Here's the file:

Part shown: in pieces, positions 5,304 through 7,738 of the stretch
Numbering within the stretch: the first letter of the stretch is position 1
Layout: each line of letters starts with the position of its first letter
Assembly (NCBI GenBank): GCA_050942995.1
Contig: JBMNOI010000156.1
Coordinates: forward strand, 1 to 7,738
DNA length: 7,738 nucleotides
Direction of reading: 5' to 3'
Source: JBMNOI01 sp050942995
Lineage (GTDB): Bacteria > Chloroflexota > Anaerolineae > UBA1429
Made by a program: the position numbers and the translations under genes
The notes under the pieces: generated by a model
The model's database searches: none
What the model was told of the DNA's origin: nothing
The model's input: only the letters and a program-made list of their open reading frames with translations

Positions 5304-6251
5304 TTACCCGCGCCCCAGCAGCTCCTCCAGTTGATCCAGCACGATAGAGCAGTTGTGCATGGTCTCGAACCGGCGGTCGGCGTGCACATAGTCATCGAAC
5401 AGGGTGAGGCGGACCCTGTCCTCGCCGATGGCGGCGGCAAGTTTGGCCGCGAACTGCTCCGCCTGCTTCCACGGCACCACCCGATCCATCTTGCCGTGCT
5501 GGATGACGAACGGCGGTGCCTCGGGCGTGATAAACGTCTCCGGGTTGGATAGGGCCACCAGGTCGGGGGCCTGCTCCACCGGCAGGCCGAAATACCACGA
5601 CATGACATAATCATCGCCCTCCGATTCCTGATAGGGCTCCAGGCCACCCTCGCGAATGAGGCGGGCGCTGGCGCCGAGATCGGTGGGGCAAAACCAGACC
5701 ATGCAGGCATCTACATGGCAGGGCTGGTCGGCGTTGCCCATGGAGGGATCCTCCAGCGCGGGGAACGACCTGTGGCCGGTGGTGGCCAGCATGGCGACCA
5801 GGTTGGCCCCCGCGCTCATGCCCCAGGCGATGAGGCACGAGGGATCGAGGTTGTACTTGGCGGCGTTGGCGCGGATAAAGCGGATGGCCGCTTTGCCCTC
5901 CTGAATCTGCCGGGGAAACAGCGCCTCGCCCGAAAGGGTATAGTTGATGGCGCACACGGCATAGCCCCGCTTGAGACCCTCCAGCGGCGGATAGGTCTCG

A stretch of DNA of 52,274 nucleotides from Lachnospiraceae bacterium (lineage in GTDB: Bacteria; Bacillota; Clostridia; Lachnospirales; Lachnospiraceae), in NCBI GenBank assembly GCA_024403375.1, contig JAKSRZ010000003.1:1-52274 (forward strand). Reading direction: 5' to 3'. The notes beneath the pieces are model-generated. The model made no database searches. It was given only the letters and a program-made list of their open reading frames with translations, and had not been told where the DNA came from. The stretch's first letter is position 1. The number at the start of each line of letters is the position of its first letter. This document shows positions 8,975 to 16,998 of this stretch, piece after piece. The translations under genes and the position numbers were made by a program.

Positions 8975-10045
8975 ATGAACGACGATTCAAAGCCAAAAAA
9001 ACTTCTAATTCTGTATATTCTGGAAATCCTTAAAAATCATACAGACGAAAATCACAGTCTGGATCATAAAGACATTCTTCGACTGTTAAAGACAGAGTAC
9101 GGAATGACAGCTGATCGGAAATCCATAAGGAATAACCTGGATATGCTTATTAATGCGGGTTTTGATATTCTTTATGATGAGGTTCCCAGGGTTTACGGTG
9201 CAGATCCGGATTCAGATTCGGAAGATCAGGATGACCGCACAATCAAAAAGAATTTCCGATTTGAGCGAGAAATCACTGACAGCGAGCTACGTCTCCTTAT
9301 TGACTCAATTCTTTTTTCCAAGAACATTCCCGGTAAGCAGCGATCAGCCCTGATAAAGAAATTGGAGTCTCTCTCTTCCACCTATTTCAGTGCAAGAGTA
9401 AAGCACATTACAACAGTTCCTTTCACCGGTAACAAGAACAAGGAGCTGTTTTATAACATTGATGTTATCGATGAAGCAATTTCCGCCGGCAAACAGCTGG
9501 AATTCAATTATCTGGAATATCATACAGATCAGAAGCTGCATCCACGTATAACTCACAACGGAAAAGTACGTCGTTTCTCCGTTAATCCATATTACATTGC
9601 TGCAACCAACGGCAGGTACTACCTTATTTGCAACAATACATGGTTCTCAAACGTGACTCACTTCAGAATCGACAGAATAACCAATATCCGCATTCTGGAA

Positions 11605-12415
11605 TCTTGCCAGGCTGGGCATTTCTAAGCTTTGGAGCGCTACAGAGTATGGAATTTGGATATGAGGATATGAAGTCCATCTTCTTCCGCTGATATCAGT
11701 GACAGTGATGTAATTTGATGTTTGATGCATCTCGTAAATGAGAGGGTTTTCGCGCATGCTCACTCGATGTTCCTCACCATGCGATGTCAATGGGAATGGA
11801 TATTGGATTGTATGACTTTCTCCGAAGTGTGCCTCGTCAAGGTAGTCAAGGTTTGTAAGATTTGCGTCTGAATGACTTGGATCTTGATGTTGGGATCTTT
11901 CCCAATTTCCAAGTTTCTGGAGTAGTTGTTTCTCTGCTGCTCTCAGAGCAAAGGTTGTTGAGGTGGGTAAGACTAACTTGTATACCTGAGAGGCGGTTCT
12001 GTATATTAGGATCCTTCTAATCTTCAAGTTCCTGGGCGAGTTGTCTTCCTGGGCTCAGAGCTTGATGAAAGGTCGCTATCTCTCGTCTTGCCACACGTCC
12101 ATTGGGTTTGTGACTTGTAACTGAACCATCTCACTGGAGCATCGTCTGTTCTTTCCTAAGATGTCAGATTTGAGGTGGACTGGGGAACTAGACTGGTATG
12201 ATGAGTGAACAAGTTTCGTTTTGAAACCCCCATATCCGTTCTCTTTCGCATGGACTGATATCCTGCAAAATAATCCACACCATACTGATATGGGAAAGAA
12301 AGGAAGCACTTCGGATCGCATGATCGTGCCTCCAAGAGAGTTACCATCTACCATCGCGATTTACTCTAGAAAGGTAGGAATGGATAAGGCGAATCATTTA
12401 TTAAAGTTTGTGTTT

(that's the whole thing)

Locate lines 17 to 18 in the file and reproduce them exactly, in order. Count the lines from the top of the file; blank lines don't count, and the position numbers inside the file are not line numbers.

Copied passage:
5304 TTACCCGCGCCCCAGCAGCTCCTCCAGTTGATCCAGCACGATAGAGCAGTTGTGCATGGTCTCGAACCGGCGGTCGGCGTGCACATAGTCATCGAAC
5401 AGGGTGAGGCGGACCCTGTCCTCGCCGATGGCGGCGGCAAGTTTGGCCGCGAACTGCTCCGCCTGCTTCCACGGCACCACCCGATCCATCTTGCCGTGCT